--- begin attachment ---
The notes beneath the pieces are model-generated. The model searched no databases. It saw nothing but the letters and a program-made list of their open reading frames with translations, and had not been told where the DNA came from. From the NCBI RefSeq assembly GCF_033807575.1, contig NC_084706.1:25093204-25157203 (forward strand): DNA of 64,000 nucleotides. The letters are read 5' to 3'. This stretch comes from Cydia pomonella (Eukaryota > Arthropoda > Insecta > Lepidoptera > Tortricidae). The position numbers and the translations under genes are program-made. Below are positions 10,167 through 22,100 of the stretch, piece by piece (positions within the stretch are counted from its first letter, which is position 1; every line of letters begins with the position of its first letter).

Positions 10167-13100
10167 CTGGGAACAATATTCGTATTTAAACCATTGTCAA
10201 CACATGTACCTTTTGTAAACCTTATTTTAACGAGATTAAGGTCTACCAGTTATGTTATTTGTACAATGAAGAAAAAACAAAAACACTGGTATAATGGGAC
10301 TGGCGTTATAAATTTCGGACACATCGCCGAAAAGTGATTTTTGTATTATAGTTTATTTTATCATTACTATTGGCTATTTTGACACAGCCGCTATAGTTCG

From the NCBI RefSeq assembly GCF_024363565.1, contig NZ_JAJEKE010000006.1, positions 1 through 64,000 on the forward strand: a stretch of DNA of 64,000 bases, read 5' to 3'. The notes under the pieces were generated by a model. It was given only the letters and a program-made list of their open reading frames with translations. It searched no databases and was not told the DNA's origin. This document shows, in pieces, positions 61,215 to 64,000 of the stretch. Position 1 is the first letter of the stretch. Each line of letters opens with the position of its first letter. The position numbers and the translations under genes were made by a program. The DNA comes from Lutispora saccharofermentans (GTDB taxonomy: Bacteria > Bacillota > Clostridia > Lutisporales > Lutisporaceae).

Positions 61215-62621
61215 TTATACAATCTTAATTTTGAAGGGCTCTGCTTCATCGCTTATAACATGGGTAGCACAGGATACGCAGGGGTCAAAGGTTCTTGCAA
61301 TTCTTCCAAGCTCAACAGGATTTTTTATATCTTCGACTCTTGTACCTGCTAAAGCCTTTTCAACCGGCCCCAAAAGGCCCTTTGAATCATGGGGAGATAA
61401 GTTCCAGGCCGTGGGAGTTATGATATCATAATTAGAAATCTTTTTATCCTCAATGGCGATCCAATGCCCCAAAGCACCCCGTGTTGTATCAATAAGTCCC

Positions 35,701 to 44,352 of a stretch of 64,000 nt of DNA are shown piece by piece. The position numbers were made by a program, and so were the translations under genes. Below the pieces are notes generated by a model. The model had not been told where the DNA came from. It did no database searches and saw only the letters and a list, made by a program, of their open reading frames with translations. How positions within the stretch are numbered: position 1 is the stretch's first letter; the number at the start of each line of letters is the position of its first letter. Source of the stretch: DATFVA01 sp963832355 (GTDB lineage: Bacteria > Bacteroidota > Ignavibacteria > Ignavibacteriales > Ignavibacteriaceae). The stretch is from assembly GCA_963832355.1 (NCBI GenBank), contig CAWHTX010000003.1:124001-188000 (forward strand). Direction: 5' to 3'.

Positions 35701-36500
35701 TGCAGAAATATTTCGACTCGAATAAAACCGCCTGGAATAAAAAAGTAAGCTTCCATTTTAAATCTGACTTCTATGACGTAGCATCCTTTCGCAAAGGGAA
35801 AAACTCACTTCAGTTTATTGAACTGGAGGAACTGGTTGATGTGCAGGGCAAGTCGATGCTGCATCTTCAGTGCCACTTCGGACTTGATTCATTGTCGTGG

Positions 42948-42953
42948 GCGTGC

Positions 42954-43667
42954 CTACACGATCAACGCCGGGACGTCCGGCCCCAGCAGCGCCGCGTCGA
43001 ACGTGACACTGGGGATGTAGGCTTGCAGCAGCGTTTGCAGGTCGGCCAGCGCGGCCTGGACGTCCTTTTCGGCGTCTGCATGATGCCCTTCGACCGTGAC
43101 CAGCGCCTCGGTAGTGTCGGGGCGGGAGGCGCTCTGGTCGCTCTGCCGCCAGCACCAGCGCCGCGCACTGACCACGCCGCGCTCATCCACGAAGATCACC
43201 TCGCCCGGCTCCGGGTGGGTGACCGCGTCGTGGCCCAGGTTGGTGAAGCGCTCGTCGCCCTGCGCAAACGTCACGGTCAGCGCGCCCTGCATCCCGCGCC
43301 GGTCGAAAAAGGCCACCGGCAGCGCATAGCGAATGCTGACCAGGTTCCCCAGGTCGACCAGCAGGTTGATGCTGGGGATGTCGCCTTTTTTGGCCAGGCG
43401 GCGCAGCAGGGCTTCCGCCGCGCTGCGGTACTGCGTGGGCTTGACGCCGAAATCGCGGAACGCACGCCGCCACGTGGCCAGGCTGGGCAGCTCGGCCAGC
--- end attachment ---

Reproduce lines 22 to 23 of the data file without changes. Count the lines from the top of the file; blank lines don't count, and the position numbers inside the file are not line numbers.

43301 GGTCGAAAAAGGCCACCGGCAGCGCATAGCGAATGCTGACCAGGTTCCCCAGGTCGACCAGCAGGTTGATGCTGGGGATGTCGCCTTTTTTGGCCAGGCG
43401 GCGCAGCAGGGCTTCCGCCGCGCTGCGGTACTGCGTGGGCTTGACGCCGAAATCGCGGAACGCACGCCGCCACGTGGCCAGGCTGGGCAGCTCGGCCAGC